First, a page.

“Beloved, when I gave all diligence to write unto you of the common salvation, it was needful for me to write unto you, and exhort you that ye should earnestly contend for the faith which was once delivered unto the saints” (Jude 3)
Today we remember the 16th Century Reformation. Most historians believe that the Reformation was the greatest revival that ever came upon the church. In 1517, Christians who were true to their faith came out of the darkness of pagan Rome. God ordained this great spiritual movement at a most needy time when there was great religious upheaval and theological declension in Europe.
How the Reformation started
At the beginning of the 16th Century, Western Europe was predominantly Roman Catholic. Though the Roman church was powerful and rich, its disputes and lax practices were causing discontent among the people. Idolatrous practices (the worship of relics and saints, penance, prayers for the dead etc.) were placed above the truths of the Bible.
One controversial practice was the sole authority of the church to interpret the Bible for the common people. In England, John Wycliffe, an English priest and teacher at Oxford University, believed and taught that “the people had the right to read the Bible and interpret it for themselves. Despite protests by the church, followers of Wycliffe translated the Bible from Latin into English in 1382 and carried copies throughout the countryside. Wycliffe’s ideas spread into Bohemia, where Jan Hus widely preached them in powerful sermons” (http://history-world.org/reformation.htm).
The teachings of Wycliffe and Hus had a profound influence on a German Augustinian monk, Martin Luther who was struggling with the corrupt practices of the Roman church; in particular the sale of indulgences which permitted people to pay their way to heaven.
Though Luther applied himself diligently to obey the church teachings and the pope, there was no peace in his heart. Preparing for his lectures one day, the troubled priest came across the truth: “The just shall live by faith” (Rom. 1: 17). He found the precious statement again in Habakkuk 2: 4. It was faith – not works, nor indulgences, nor penance, nor the teachings of the church – that could make one righteous before God.
Deeply convicted by this Scriptural truth, Luther drafted his ninety-five theses and nailed it to the Wittenberg church door on 31st October 1517. In his theses, the monk called for a return to God’s Word as the final authority of faith and practice. This clarion call finally broke the yoke of Rome and within a short time, the Reformation swept across the whole of Europe.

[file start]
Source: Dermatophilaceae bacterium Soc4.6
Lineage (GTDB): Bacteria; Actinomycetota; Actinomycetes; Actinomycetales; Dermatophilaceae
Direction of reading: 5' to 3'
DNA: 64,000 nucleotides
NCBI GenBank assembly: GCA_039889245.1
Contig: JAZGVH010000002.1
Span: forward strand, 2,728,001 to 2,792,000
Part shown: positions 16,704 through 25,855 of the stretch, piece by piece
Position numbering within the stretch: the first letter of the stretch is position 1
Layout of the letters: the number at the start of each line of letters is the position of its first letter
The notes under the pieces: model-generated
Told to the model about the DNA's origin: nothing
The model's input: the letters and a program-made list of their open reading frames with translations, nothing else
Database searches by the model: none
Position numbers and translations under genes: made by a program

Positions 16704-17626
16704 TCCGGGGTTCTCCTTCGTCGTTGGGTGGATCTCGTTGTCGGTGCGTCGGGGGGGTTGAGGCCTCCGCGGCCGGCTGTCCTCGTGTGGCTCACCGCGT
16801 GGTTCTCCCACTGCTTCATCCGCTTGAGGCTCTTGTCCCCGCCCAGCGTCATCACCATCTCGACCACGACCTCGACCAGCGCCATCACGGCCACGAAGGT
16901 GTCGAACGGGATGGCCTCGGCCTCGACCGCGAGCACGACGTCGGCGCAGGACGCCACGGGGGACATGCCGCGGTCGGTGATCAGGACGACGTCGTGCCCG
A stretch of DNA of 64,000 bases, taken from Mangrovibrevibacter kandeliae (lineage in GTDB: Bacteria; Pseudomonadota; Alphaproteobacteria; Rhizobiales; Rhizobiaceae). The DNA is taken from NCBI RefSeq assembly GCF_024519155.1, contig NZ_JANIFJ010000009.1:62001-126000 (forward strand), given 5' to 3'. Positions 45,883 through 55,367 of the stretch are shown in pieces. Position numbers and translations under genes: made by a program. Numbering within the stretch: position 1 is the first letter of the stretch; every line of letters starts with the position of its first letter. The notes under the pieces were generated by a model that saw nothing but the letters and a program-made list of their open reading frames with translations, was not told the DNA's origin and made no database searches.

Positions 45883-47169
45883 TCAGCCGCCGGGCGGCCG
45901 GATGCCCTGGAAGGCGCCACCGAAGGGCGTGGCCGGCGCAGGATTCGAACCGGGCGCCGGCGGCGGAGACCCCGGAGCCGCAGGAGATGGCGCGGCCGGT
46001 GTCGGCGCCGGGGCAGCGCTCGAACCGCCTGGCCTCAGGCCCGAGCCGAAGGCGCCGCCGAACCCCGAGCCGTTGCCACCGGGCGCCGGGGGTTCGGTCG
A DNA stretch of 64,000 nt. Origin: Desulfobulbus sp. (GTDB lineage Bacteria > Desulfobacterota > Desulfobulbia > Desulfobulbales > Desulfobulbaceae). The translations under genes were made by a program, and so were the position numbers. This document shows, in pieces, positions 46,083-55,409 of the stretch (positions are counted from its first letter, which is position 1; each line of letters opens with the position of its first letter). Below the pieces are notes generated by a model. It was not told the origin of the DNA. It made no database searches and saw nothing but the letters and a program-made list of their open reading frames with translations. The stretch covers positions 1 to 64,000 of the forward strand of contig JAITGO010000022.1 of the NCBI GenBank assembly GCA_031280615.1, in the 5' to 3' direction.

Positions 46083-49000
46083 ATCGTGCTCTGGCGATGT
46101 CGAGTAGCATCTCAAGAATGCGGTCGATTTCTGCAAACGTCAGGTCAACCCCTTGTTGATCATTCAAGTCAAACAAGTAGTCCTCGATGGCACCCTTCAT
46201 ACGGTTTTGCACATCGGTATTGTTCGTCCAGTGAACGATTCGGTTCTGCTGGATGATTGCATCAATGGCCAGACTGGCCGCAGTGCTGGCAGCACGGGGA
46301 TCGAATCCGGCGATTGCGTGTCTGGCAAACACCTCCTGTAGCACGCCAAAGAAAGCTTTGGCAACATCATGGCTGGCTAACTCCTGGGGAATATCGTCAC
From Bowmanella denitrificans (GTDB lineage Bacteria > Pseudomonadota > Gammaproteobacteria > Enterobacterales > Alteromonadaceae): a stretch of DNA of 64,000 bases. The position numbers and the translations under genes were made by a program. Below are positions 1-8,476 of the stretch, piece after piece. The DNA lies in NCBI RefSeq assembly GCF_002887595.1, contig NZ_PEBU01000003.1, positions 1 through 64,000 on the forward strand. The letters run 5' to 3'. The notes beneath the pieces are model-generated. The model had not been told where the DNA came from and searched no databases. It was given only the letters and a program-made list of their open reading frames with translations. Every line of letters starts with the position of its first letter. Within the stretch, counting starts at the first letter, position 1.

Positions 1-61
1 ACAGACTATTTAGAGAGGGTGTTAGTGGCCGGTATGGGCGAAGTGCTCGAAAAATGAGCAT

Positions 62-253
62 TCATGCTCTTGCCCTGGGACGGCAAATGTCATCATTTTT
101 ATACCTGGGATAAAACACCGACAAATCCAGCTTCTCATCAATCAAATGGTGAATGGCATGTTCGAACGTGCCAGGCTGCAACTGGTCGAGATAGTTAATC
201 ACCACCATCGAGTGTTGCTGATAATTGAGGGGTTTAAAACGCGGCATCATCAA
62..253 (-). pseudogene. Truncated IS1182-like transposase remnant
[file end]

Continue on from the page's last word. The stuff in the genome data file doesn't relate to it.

The spread of the Reformation
The Reformation was accompanied by strong and uncompromising preaching of the Word of God. During this time, God raised other reformers – men of courage and eloquence – to lead the church out of Rome and return to the historic Christian faith.
In Switzerland, the Reformation began with two men – John Calvin and Ulrich Zwingli. In Scotland, John Knox led his country from the bondage of Rome, while in England, reformers like Thomas Cranmer, Hugh Latimer, Nicholas Ridley, John Hooper and William Tyndale were burnt at the stake for standing true to God’s Word.
Continuing the Reformation
As a result of the Reformation, God’s Word was freely disseminated to the common people. We owe to it our rich and sound Biblical heritage. By God’s grace, the Reformation torch has been passed on to the Bible-Presbyterian Church in Singapore. We owe much to our founding father, the late Rev Timothy Tow who led the 20th Century Reformation in South-east Asia.
We thank God for preserving His Word throughout the ages. As Bible-Presbyterians, we must continue with the battle for the truth. In these perilous times when many shall “depart from the faith” (1 Tim. 4: 1), let us not forget that the Reformation was won for us through the blood of the martyrs. Refusing to compromise their beliefs, these valiant reformers sealed the glorious truths of God with their lives. May their unwavering courage and faith encourage us to continue the work of defending “the faith that was once delivered unto the saints” (Jude 3). May the Lord help us to remain faithful and steadfast till He returns for us. Amen.